The Forehand Loop: Chinese vs. European Theory
The forehand loop is often taught differently by Chinese and European coaches, though there is, of course, a lot of overlap. The general Chinese theory is that the loop is an extension of the drive, and so you focus first on the forehand drive. When that's very strong, then you extend the backswing and learn to graze the ball, and you have a loop. The general European theory is that they are two very distinct shots, and the loop is often taught very early.
Kids who focus on hitting early on (and generally develop strong blocking games as well) tend to get better early, while those who focus on looping early on seem to catch up when they are bigger and have enough power. If the hitter gets stuck mostly hitting and blocking, the loopers tend to pass them. If the hitter develops a big loop and learns to use it, well, that's almost the definition of a top Chinese player. Meanwhile, players who learn to loop early on but never really develop their table game (especially blocking) often get stuck at a level because of this hole in their game.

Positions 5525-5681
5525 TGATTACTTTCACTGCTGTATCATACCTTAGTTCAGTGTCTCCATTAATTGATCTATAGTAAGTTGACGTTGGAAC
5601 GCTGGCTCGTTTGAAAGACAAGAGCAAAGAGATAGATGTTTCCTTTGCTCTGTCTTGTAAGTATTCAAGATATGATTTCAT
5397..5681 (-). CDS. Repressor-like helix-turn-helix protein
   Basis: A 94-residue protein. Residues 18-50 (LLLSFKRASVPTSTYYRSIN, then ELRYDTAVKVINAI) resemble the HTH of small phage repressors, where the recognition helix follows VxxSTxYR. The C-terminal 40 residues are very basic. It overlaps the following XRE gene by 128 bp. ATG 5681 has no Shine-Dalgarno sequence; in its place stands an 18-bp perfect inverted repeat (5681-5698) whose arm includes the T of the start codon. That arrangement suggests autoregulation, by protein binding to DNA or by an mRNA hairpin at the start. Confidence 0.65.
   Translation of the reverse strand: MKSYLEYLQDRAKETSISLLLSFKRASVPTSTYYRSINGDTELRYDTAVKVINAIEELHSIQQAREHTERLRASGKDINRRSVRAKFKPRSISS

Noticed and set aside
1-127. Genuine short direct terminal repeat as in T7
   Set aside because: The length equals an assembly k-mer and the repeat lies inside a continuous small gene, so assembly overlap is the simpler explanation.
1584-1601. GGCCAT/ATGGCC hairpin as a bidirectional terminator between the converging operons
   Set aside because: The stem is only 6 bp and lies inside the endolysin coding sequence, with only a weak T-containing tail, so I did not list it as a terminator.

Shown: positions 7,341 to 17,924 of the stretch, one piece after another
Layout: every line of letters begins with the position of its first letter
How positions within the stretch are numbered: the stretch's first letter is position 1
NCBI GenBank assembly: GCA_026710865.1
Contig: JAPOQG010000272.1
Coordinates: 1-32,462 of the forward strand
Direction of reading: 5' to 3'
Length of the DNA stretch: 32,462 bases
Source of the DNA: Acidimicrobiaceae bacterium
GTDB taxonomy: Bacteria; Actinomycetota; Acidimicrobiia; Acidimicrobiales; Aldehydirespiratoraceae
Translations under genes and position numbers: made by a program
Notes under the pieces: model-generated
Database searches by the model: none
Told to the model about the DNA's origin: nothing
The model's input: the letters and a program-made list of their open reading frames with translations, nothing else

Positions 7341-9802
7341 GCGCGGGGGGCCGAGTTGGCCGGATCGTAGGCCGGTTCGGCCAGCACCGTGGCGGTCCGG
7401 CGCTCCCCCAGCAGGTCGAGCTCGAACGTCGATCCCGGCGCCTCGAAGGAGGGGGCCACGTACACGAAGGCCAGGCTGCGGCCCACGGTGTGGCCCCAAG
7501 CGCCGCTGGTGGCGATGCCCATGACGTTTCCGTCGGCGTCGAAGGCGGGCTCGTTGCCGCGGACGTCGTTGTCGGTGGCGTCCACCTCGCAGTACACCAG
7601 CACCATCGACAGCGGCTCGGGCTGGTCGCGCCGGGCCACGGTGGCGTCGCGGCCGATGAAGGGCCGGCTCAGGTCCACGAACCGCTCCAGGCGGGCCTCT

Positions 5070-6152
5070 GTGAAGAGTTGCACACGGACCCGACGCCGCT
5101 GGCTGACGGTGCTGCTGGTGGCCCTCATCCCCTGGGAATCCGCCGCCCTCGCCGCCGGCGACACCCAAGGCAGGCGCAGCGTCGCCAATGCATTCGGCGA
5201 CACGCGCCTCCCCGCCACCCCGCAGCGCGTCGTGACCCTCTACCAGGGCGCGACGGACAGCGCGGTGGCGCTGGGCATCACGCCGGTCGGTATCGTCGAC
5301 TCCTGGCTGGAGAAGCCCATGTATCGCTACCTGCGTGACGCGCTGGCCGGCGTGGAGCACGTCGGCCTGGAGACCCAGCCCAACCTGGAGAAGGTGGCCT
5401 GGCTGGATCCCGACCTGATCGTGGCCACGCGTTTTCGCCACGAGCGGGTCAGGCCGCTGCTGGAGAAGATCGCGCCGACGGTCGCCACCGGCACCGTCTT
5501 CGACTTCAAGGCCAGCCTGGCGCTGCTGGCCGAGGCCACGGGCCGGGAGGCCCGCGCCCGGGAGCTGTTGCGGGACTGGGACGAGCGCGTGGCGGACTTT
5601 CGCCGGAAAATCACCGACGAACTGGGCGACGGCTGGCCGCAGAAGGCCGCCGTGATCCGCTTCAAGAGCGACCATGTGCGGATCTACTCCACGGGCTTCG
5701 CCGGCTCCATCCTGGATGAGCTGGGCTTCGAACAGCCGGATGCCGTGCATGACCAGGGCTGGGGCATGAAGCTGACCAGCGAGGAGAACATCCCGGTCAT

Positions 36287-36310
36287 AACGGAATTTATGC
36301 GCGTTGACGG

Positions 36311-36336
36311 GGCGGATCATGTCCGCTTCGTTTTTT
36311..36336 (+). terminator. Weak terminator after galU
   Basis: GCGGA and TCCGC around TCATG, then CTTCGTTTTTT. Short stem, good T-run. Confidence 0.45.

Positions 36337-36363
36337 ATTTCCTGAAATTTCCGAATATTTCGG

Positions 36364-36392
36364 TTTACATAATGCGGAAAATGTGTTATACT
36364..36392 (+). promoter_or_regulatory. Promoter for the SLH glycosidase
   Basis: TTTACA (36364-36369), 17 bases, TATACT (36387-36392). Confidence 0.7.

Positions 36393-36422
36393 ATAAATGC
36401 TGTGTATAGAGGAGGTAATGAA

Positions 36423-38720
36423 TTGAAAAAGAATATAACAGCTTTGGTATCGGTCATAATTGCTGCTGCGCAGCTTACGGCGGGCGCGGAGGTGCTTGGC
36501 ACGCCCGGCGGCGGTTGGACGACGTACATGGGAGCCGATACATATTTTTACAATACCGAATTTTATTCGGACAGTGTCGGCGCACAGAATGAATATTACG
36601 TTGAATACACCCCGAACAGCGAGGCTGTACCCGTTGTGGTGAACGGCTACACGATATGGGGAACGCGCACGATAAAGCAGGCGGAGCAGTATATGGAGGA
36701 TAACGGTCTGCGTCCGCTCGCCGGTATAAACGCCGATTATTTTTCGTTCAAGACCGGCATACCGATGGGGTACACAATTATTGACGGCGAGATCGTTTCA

Losing 17 pounds seems to have made me a better player. How 'bout that! People keep asking me how I lost 17 pounds in two months. Basically I did it by snacking constantly! Yes, from morning to night, whether I'm hungry or not, I keep snacking . . . on celery, carrots, cabbage, and tomatoes. When it was meal time, I wasn't that hungry. I also stopped drinking ice tea and went with plain water. I also tried to get exercise, mostly through table tennis and a few shadow practice sessions each week - I keep a weighted racket at my desk. (Good for practicing forehands and braining intruders.)
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